Graffiti less visible, but spreading

LAWRENCEVILLE - A concentrated effort to stop graffiti has been a success, officials said, with tags becoming less visible and residents more willing to report problems.

But while the tags take up 24 percent less area than they did last year, graffiti was found at 26 percent more sites, a survey conducted by Gwinnett Clean and Beautiful revealed.

"We haven't won the war yet," the organization's director Connie Wiggins said in a presentation to commissioners Tuesday. "It's getting less visible, but we still have a problem. ... We've got great news where the greatest efforts were applied."

A greater police presence and quality of life efforts have decreased the presence of tags in older Gwinnett areas near Norcross and Lilburn.

"We have pride in Gwinnett, and we do take a stand on this," Gwinnett Clean and Beautiful Board Chairman Jim Steele said.

But Wiggins said surveyors found a surprising amount of graffiti in eastern Gwinnett, including several sights near the up-scale Mall of Georgia.

"The troubling news is graffiti is spreading," Wiggins said.

There were also drastic increases inside city limits, she pointed out, with Snellville's tags increasing from two to 23, Buford's and Lilburn's amount doubling, Duluth's increasing 50 percent and Lawrenceville's increasing 36 percent.

Wiggins noted that Snellville and Lawrenceville had recently implemented quality of life initiatives similar to the county's program, and some of the tags could be in retaliation for the enforcement. She said Snellville has arrested a juvenile believed to be responsible for 19 of the city's tags.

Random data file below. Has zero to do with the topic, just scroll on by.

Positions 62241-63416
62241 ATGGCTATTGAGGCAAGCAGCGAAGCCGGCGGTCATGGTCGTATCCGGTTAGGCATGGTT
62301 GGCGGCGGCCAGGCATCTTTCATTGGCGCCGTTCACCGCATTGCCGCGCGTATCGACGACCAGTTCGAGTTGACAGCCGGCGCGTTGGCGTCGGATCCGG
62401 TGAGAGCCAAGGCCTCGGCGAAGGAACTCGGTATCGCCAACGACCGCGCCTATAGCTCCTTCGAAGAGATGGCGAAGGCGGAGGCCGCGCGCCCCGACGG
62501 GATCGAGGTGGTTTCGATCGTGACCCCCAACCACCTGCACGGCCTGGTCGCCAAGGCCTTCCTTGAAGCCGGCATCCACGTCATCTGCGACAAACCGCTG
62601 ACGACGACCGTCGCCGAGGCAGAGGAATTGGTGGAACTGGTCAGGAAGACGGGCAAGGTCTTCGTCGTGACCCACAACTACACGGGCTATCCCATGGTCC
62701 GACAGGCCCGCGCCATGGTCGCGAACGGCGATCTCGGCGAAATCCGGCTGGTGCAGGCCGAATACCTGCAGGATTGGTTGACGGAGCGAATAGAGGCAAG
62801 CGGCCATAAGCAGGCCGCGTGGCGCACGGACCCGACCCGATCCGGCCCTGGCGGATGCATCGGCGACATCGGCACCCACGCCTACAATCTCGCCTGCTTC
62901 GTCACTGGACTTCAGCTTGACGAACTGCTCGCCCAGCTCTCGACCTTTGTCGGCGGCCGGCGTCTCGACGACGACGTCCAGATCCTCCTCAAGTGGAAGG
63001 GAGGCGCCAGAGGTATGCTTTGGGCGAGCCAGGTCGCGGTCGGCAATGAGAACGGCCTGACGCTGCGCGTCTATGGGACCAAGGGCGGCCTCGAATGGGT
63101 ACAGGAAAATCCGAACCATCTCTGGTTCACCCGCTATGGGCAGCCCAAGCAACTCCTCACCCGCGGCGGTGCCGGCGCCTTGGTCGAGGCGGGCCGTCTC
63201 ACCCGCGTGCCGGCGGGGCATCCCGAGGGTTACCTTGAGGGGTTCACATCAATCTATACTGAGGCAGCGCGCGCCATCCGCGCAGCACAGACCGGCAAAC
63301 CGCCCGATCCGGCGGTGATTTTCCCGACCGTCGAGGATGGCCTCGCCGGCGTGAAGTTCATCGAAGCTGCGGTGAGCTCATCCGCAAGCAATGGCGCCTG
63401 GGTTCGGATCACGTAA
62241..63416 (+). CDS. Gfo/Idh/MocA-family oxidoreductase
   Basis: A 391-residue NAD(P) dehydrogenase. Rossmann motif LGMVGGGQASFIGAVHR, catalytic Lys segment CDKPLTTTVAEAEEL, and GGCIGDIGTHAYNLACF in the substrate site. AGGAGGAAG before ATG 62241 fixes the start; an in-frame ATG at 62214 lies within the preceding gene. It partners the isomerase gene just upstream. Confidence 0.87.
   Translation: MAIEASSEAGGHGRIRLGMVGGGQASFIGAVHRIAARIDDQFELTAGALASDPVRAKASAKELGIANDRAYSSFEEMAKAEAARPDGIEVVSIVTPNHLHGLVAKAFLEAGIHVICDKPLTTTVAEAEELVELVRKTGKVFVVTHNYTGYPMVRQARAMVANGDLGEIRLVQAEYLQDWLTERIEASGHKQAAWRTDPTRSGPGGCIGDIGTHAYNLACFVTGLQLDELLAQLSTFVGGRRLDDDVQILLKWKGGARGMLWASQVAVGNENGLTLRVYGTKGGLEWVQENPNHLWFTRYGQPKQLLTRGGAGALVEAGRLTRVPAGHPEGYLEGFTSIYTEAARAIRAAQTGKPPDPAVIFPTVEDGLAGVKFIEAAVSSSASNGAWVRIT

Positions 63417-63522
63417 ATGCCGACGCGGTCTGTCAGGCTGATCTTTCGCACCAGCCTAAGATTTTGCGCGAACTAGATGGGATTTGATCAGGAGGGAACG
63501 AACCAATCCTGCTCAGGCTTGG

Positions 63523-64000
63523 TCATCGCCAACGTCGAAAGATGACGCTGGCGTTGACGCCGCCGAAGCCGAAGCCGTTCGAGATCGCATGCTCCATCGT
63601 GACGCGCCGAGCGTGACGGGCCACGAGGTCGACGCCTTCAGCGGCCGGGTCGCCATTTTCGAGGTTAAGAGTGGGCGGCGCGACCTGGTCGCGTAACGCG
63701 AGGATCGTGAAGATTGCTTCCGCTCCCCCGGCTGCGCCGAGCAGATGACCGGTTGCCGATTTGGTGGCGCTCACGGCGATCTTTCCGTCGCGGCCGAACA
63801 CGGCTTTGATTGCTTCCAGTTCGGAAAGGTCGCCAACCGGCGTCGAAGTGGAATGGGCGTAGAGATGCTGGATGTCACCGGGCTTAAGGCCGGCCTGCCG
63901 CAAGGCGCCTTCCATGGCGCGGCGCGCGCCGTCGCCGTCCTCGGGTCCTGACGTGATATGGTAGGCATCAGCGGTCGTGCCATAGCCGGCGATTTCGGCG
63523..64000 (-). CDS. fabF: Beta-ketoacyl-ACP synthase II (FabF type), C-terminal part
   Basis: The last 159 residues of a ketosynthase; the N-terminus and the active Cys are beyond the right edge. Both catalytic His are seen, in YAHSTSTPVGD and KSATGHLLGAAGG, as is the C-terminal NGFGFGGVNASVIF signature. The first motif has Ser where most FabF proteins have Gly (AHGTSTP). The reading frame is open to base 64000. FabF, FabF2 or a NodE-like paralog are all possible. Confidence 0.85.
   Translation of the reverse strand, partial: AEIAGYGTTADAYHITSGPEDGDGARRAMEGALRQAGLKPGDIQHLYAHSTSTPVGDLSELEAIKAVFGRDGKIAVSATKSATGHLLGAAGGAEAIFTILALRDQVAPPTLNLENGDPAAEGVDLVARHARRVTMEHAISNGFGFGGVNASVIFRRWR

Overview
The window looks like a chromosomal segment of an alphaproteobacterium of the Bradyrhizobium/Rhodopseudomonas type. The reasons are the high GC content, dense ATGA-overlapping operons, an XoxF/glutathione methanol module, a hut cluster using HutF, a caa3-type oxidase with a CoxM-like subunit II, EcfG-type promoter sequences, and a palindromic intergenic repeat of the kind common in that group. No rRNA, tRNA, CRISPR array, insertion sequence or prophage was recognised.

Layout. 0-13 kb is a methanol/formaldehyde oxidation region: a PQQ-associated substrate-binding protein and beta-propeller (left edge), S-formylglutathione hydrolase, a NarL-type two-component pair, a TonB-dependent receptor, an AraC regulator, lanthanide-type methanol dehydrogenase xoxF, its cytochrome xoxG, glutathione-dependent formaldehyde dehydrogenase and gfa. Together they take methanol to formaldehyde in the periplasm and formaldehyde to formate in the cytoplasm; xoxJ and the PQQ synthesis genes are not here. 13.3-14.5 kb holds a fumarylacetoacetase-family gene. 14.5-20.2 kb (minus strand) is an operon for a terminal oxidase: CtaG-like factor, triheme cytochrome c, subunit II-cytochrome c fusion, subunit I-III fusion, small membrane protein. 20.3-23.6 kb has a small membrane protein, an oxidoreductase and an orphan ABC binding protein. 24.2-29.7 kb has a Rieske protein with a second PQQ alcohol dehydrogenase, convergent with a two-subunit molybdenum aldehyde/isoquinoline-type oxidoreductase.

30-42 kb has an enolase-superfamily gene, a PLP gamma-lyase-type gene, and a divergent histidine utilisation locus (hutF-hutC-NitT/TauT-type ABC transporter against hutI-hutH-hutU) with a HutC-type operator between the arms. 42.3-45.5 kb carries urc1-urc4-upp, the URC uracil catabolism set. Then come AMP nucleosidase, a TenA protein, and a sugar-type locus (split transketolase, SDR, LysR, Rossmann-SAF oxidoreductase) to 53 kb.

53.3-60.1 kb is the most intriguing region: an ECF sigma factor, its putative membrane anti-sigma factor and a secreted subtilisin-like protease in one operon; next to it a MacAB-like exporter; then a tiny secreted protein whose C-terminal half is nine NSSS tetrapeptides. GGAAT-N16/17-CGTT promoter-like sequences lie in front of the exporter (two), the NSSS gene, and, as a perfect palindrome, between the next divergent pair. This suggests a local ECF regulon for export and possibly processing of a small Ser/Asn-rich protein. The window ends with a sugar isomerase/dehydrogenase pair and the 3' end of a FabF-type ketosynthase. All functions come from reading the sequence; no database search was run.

The survey found 3,366 square feet of tags littering the county in 2007, compared to 37,685 square feet in 2003,

But the problem cost the Gwinnett Department of Transportation $36,000 to replace street signs in 2006, compared to $12,000 the year before. And Wiggins estimated a contract to remove graffiti inmates can't paint over, such as brick walls, would cost $50,000.

To continue the battle on graffiti, Wiggins requested help from the commission to continue educating residents, including establishing reporting capabilities in Spanish, increasing enforcement and evaluating the use of "Crime Prevention Through Environmental Design" methods in hot spots.